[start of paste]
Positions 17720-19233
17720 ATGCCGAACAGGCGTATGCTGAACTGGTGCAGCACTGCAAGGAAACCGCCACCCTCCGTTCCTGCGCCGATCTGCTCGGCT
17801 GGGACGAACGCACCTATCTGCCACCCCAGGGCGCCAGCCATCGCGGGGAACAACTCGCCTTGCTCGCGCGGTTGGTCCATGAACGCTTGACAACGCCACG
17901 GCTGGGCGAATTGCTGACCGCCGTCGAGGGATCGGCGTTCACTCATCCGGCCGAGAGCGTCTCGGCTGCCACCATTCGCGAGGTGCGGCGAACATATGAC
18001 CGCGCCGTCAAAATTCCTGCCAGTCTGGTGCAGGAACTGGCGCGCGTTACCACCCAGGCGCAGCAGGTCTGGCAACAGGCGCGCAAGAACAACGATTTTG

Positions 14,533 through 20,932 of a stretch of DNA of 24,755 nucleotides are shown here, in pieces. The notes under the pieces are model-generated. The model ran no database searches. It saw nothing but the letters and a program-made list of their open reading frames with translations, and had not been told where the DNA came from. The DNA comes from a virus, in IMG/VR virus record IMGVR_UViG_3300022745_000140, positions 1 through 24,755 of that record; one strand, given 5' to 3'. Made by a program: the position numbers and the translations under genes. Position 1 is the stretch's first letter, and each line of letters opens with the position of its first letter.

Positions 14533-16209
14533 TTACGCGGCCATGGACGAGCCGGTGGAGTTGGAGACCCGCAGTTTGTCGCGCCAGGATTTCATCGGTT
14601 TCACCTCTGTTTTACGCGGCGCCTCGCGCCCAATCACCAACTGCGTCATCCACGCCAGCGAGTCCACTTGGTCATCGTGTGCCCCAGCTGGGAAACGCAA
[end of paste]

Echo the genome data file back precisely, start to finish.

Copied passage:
Positions 17720-19233
17720 ATGCCGAACAGGCGTATGCTGAACTGGTGCAGCACTGCAAGGAAACCGCCACCCTCCGTTCCTGCGCCGATCTGCTCGGCT
17801 GGGACGAACGCACCTATCTGCCACCCCAGGGCGCCAGCCATCGCGGGGAACAACTCGCCTTGCTCGCGCGGTTGGTCCATGAACGCTTGACAACGCCACG
17901 GCTGGGCGAATTGCTGACCGCCGTCGAGGGATCGGCGTTCACTCATCCGGCCGAGAGCGTCTCGGCTGCCACCATTCGCGAGGTGCGGCGAACATATGAC
18001 CGCGCCGTCAAAATTCCTGCCAGTCTGGTGCAGGAACTGGCGCGCGTTACCACCCAGGCGCAGCAGGTCTGGCAACAGGCGCGCAAGAACAACGATTTTG

Positions 14,533 through 20,932 of a stretch of DNA of 24,755 nucleotides are shown here, in pieces. The notes under the pieces are model-generated. The model ran no database searches. It saw nothing but the letters and a program-made list of their open reading frames with translations, and had not been told where the DNA came from. The DNA comes from a virus, in IMG/VR virus record IMGVR_UViG_3300022745_000140, positions 1 through 24,755 of that record; one strand, given 5' to 3'. Made by a program: the position numbers and the translations under genes. Position 1 is the stretch's first letter, and each line of letters opens with the position of its first letter.

Positions 14533-16209
14533 TTACGCGGCCATGGACGAGCCGGTGGAGTTGGAGACCCGCAGTTTGTCGCGCCAGGATTTCATCGGTT
14601 TCACCTCTGTTTTACGCGGCGCCTCGCGCCCAATCACCAACTGCGTCATCCACGCCAGCGAGTCCACTTGGTCATCGTGTGCCCCAGCTGGGAAACGCAA